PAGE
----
Dear EarthTalk: What are some ways companies are using plastic waste from the ocean in their products to take a stand for the environment?
A recent study published in the journal Science estimates that there are some 86 million metric tons of plastic in the world’s oceans today—and that every year we add another eight million more. The pieces of plastic we discard break down into smaller and smaller bits during their travels through the ocean, but never break down completely, becoming part of our food chain when consumed by marine life. According to the non-profit Plastic Oceans, plastic particles outnumber plankton (the feedstock of the marine food chain) by a factor of 26 to one in some parts of the ocean. Meanwhile, the BBC reports that anyone consuming an “average amount” of seafood in a given year ingests some 11,000 plastic particles annually.
The good news is that some companies are trying to do their part by collecting and incorporating ocean plastic debris into their products lines and packaging. Most recently, Canada’s Lush Cosmetics announced it would start using in its packaging ocean plastic collected by volunteers in and around Vancouver, BC, where the company is based. Meanwhile, Method Home has been working with its recycling partner Envision Plastics to take plastic waste collected from beaches around Hawaii to go into its new line of Home Dish+Hand Soap bottles, now available coast-to-coast. Furthermore, Method’s soaps are mostly biodegradable and the company powers its factory with renewable wind energy.
Perhaps a more surprising user of ocean waste plastic is Dell Computers, which recently started processing plastics collected from beaches, waterways and coastal areas and using them as part of the packaging system for its leading “2-in-1” laptop line, the XPS 13. Likewise, German activewear maker Adidas has partnered with the non-profit Parley for the Oceans in launching three lines of its popular UltraBoost shoes all made from plastic debris from oceans and beaches. Each pair reuses 11 bottles worth of plastic and features laces, heel linings and sock liners also made from recycled materials.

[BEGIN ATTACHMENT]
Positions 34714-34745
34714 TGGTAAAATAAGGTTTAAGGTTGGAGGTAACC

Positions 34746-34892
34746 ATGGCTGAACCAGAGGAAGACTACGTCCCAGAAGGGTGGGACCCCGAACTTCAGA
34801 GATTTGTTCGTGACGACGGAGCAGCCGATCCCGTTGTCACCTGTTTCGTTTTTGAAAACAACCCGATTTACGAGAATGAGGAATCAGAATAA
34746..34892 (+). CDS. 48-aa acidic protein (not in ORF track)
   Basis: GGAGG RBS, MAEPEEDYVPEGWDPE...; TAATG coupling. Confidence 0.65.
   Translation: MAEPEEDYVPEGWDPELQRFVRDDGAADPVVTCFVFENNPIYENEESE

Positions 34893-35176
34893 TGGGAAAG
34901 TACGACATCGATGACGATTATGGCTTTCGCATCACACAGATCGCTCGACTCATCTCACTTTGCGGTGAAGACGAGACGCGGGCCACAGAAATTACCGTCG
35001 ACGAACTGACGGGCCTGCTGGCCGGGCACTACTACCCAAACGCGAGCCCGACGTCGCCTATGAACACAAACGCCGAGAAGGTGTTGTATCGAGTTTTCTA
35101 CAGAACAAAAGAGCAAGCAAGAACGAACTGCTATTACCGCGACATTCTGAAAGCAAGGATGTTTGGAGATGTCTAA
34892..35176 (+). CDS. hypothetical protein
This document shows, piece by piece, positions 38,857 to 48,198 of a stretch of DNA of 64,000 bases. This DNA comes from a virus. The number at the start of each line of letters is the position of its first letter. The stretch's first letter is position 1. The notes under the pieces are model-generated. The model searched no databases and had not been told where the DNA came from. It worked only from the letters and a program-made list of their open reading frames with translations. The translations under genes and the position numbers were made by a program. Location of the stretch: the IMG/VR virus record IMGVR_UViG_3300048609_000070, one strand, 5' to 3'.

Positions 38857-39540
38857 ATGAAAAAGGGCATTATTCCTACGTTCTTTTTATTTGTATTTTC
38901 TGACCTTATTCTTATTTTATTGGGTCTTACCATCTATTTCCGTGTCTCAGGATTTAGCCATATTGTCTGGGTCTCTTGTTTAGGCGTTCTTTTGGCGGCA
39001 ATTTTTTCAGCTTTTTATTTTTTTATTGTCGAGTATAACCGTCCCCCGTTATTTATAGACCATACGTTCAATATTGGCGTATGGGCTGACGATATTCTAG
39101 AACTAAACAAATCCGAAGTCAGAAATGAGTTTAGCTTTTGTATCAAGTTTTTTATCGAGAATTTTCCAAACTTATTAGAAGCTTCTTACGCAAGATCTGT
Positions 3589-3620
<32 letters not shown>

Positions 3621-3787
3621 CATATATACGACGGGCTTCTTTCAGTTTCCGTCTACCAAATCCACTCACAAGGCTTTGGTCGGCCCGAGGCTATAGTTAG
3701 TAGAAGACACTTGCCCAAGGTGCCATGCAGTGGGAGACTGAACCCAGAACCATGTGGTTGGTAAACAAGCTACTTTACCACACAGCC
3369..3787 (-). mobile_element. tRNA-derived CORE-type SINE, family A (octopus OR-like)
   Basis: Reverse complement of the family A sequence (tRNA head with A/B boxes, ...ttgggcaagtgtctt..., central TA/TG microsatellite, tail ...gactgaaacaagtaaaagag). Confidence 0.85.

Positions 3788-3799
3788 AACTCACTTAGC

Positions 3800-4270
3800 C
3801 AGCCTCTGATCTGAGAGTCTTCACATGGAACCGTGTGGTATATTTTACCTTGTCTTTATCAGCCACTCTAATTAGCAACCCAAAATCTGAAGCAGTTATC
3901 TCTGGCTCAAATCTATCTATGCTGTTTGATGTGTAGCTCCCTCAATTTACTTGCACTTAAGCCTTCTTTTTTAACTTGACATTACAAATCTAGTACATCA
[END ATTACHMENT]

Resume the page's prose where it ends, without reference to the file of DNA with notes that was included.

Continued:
Meanwhile, Norton Point sunglasses teamed up with the non-profit Plastic Bank in launching three styles of eco-friendly sunglasses made out of plastic collected around Martha’s Vineyard in Massachusetts where the company is based.
And then there’s Pharrell Williams’s newly released clothing line, G-Star RAW, which uses plastics salvaged from shorelines around the world and turns them into a clothing fiber called Bionic Yarn. Jeans, graphic tees and kimonos are the company’s first products using the nouveau earth-friendly fiber, but fashion forward consumers should stay tuned for different products and styles coming soon.
Yet another twist on keeping plastic waste out of the ocean comes from Florida-based Saltwater Brewery. By now, we all know about how those plastic six-pack can holders can get wrapped around unsuspecting marine wildlife and choke them or cause internal distress if ingested—so the small beer maker has started manufacturing so-called Edible Six Pack Rings made from barley and other natural materials that break down easily once in the ocean water column and are easy for animals to digest, just in case one or two gets loose during your next picnic or outing on the water.
CONTACTS: Plastic Oceans, www.plasticoceans.org; Lush Cosmetics, www.lush.com; Method, www.methodhome.com; Dell Ocean Plastics, www.dell.com/learn/us/en/uscorp1/corp-comm/ocean-plastics; Adidas & Parley, www.adidas.com/us/parley; Envision Plastics, www.envisionplastics.com; Norton Point, www.nortonpoint.com; Plastic Bank, www.plasticbank.org; Saltwater Brewery, www.saltwaterbrewery.com; G-Star RAW, www.g-star.com.
EarthTalk® is produced by Roddy Scheer & Doug Moss Send questions to: firstname.lastname@example.org.